NEWS
By Allison Klein and Allison Klein,SUN STAFF | March 14, 2000
Don't say Locust Point is turning yuppie. Longtime residents in this industrial, waterfront enclave in southern Baltimore would have a fit. But Locust Point's blue collar is slowly getting a stripe of white as it becomes the latest part of the harbor's renaissance. Some changes might seem small -- the addition of bagels, salmon and cream cheese to the venerable Rallo's restaurant menu -- but bigger ones are coming. A sign of the future is Tide Point, a $53 million renovation of Procter & Gamble Co.'s former detergent plant that is expected to become a hub for Internet start-ups.
BUSINESS
By Kristine Henry and Kristine Henry,SUN STAFF | August 20, 1999
Analysts say it's too soon to know just what Bethlehem Steel Corp.'s new major investors have in store for the company, but one thing appears certain: They won't be passive bystanders.Alfred Kingsley and Gary Duberstein -- the principals of Greenway Partners LP, which with its affiliates recently acquired 5.6 percent of Bethlehem -- are students of Carl Icahn, the corporate raider who gained notoriety in the 1980s for his hostile takeover of Trans World Airlines.Duberstein was Icahn's general counsel for eight years.
NEWS
By Joe Mathews and Joe Mathews,SUN STAFF | October 8, 1998
Residents of Wagner's Point wrote this week to 10 petrochemical companies whose plants ring the tiny South Baltimore neighborhood, asking their chief executives to make "modest" financial contributions to a buyout and relocation of the neighborhood."
NEWS
By James Drake and James Drake,SPECIAL TO THE SUN | August 17, 1998
BOTOSANI, Romania -- Mitica Gavriliuc sinks into his leather armchair, checks the gold antique pocket watch he picked up on a recent vacation in London, and fires up a well-earned Marlboro. "I'll give you half an hour," he purrs, exhaling contentedly. "I'm feeling generous this evening."And so he should be. Thanks to him, the town of Botosani -- a standard Romanian provincial sprawl of crumbling high-rises and decrepit heavy industry -- now has a private medical clinic, staffed by specialist doctors moonlighting from the municipal hospital.
NEWS
By Walter Truett Anderson | May 13, 1997
ONE OF THE STRANGE, unexpected -- and still frequently overlooked -- features of today's economy is that all kinds of things are getting lighter. We still have heavy industry in the ''postindustrial age,'' but a lot of the things it produces aren't really all that heavy.Federal Reserve Board Chairman Alan Greenspan recently pointed out that, although the value of goods and services produced in the United States has increased several times over in the past half-century, the actual weight of current output is probably only modestly higher than it was 50 years ago. This has inspired the term ''weightless economy.
NEWS
By Robert Benjamin and Robert Benjamin,Beijing Bureau | August 19, 1992
BEIJING -- China's environment is being destroyed on a massive scale because of the nation's rapid economic development, heavy population load, intensive farming and weak regulatory efforts, a comprehensive World Bank report obtained by The Sun has concluded.The two-volume report -- the most comprehensive, independent study of China's environmental problems -- offers a bleak forecast for much of the world's largest nation."Drinking water in many cities is polluted and/or in short supply," the report says.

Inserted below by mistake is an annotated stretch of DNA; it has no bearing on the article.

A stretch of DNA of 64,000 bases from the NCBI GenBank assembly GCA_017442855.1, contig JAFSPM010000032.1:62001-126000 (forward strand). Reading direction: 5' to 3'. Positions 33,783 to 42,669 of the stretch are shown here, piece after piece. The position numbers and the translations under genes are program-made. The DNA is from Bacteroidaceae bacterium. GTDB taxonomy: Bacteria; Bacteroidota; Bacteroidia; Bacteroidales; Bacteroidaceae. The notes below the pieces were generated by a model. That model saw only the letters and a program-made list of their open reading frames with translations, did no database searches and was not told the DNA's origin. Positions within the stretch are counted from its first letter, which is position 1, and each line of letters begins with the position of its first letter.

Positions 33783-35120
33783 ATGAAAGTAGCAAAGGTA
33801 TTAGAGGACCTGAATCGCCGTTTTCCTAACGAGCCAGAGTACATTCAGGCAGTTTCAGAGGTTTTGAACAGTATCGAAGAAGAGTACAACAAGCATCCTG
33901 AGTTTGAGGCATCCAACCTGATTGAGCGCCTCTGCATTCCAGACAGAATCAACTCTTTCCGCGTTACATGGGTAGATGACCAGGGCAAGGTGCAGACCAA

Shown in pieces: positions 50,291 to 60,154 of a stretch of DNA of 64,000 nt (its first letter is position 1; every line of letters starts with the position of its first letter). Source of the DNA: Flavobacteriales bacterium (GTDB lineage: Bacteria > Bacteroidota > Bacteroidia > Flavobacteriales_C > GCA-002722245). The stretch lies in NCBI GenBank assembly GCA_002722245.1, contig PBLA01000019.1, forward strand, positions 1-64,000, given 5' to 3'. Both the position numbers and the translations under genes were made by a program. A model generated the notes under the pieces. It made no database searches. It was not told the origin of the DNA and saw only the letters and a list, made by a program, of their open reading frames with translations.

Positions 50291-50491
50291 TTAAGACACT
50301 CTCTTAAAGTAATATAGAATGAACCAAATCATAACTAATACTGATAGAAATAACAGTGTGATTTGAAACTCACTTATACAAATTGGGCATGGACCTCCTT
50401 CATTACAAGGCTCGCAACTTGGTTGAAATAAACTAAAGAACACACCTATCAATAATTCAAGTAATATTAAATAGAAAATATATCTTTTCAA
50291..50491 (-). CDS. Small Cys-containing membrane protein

NEWS
By David Conn and David Conn,David Conn is a business writer for The Sun | October 28, 1990
It was beginning to look like such a promising decade. The end of corporate and personal greed. A thousand points of light. Freedom in the East. Continued prosperity.To George Carbonell, things were looking particularly fine. For years he had been the top producer in the real estate department of Marriott Corp.'s Fairfield Inns division, making a very comfortable living.But 1990 has brought to the Baltimore-Washington region what the Northeast and other areas have been suffering for the last few years: the start of an economic downturn that many are willing to call a recession, even if the technical numbers don't justify it.And this slowdown is hitting people in this state who never felt it before: people much higher on the income scale, people who wear white collars to work.
NEWS
By Rebecca Ruggles | September 17, 2014
The shelving of a plan to build a new CSX rail facility in the West Baltimore residential neighborhood of Morrell Park was decried recently as a setback for regional job growth and a sign of failed leadership by CSX. But articles in The Baltimore Sun and the Baltimore Business Journal omitted mention of the successful leadership of health advocates and community members who insisted that specific health consequences of the planned facility be addressed....
NEWS
By Robert A. Erlandson and Robert A. Erlandson,Staff Writer | May 8, 1992
'Twas under a spreading chestnut tree that the village smithy stood, the poet Longfellow said, and the mighty blacksmith wielded his hammers with arms as strong as iron bands.But no more, said Peter Wilkinson. The physical antithesis of the legendary village blacksmith, the 32-year-old transplanted Englishman produces the same artistry in iron and steel using the education, technique and modern equipment that he said has replaced sheer muscle power.Mr. Wilkinson learned his trade in a five-year apprenticeship -- studying college-level mechanical engineering, metallurgy and practical metal fabrication.
BUSINESS
By New York Times | November 15, 1991
WASHINGTON -- For the second time in 10 days, the House has defeated legislation that would have significantly changed the nation's 60-year-old banking laws.The vote last night, a defeat for both the White House and the House Democratic leadership, seemed likely to force President Bush and Congress to limit banking legislation this year to a measure that would do little more than shore up the nearly depleted deposit insurance fund by providing tens of billions of dollars in taxpayer loans.